Retaining expired sigs

Jason Harris jharris at
Sun Mar 20 21:10:44 CET 2005

On Sun, Mar 20, 2005 at 01:37:04PM -0500, David Shaw wrote:
> On Sun, Mar 20, 2005 at 12:18:42PM -0500, Jason Harris wrote:
> > On Sat, Mar 19, 2005 at 10:35:47PM -0500, David Shaw wrote:

> > > I agree with your general idea here, but not the details, exactly.
> > > What GnuPG does in this case is to take the 1-Jan-2000 signature and
> > > ignore any that follow.
> > 
> > As I said, that makes them decidedly non-modifiable instead of simply
> > non-revocable.
> > 
> > > I don't like the idea of a signature that is temporarily superceded.
> > > Either it is superceded (and can be removed) or it is not.  It's a bit
> > 
> > If one doesn't insist that the latest non-revocable, superceded sigs
> > are to be removed, I don't see the problem with temporarily superceded
> > sigs.
> I think we're not communicating again.  There is no visible difference
> between these two things.  What's to have a problem with?

From your last message, I remain under the impression that the non-revocable
sig. is used and any sigs that might supercede it are _never_ used.

> Seriously, think about it:
> 	   non-revocable sig   1-Jan-2000
> 	   expiring sig        2-Jan-2000 (expires 10-Jan-2000).
> Now, say it's January 3rd.  According to what you want, the signature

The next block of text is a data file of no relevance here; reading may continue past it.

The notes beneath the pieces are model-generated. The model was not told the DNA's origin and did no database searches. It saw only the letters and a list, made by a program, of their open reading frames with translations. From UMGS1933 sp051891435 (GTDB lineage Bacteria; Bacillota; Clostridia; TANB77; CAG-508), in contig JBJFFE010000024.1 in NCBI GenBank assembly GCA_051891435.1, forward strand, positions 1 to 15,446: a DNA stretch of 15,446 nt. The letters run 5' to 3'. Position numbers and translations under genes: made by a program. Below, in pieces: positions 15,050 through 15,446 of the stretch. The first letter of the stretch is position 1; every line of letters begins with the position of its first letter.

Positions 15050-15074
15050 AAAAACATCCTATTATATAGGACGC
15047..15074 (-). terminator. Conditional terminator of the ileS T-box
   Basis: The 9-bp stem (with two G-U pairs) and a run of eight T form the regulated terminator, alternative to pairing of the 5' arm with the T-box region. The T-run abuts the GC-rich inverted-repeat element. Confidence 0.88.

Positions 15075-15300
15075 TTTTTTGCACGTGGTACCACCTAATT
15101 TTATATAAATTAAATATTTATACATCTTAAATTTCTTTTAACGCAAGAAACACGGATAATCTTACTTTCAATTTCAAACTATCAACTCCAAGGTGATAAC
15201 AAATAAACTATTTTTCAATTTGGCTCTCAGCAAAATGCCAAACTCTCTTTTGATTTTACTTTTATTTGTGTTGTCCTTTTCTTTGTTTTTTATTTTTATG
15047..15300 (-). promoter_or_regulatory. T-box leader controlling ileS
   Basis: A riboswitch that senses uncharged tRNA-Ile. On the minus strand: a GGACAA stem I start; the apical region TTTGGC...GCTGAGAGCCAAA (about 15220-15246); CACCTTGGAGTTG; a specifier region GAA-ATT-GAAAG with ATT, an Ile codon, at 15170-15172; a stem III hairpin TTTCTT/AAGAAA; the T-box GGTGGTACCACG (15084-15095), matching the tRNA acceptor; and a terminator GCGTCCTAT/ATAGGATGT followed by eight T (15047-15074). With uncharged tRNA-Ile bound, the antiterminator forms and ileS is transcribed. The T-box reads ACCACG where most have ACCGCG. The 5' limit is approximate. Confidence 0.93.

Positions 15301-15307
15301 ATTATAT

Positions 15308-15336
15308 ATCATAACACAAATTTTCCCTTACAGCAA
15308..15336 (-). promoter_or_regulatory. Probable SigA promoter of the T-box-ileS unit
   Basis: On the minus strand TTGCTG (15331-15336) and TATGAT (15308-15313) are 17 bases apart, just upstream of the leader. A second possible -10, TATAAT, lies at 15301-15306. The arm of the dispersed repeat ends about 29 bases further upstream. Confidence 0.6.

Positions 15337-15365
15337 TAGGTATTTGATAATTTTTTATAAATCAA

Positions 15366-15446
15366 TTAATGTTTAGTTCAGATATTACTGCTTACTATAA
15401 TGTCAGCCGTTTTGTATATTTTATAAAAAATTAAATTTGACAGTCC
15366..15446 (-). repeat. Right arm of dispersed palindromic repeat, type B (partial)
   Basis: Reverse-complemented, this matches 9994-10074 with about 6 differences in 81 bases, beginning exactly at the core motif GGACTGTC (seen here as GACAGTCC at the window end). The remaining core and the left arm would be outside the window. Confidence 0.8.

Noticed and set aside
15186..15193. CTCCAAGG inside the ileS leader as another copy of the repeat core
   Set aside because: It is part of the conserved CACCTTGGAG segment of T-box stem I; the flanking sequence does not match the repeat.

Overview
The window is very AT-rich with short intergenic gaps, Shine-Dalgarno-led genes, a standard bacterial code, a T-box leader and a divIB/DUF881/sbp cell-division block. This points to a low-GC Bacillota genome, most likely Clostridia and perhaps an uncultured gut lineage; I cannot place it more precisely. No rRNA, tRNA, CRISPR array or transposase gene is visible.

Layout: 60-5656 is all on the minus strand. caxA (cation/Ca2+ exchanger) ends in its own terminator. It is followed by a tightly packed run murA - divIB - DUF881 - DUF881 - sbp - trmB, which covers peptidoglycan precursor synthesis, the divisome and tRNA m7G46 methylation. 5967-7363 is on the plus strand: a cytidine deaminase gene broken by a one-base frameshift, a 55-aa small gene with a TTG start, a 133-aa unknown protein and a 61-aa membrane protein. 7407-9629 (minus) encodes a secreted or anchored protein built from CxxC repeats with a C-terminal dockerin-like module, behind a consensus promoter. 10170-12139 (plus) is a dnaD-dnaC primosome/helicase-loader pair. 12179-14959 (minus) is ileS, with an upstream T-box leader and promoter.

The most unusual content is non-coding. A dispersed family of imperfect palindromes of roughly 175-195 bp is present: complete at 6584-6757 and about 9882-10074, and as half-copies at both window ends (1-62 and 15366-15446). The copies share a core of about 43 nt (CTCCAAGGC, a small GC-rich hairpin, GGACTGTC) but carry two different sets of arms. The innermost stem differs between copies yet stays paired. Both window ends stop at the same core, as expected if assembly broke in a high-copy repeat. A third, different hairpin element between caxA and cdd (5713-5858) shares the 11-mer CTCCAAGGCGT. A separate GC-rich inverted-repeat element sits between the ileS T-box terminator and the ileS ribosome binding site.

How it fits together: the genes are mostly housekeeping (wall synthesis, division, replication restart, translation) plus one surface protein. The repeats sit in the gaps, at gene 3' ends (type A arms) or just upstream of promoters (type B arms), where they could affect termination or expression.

> that gets used is the 2-Jan-2000.  Then, suddenly, on 10-Jan-2000,
> when that signature expires, the 1-Jan-2000 signature is used.

(Yes, I continue to advocate this (superceding of non-revocable sigs).)

>   End result: there is always a signature.
> According to what actually happens, the signature that is used is
> 1-Jan-2000.
>   End result: there is always a signature.

There is only ever one signature (that GPG uses):  the 1-Jan-2000
signature, correct?

> I suggest that if it bothers you all that much, you pretend that it's
> doing what you want.  It's not like there is a way to tell the
> difference.

I can imagine scenarios where there would be a difference, regardless
of how useful others may consider them in practice.  For example, I
issue a non-revocable 0x12 sig.  Later, I want to upgrade it to a
0x13 sig. (revocable or non-revocable).  IIUC, GPG will always use
the non-revocable 0x12 sig., correct?

If so, I think we're communicating just fine, but have a difference of
opinion over this issue.

> > BTW, what has your testing of other (OpenPGP(?)) encryption programs
> > uncovered?
> Haven't checked yet.  I don't know that it'll be terribly illuminating
> on the subject of non-revocable sigs since so far as I know, GnuPG is
> the only one that implements them (except for the usual use in
> designated revokers).  It might reveal something interesting about
> expiring sigs though.


Jason Harris           |  NIC:  JH329, PGP:  This _is_ PGP-signed, isn't it?
jharris at _|_ web:
          Got photons?   (TM), (C) 2004
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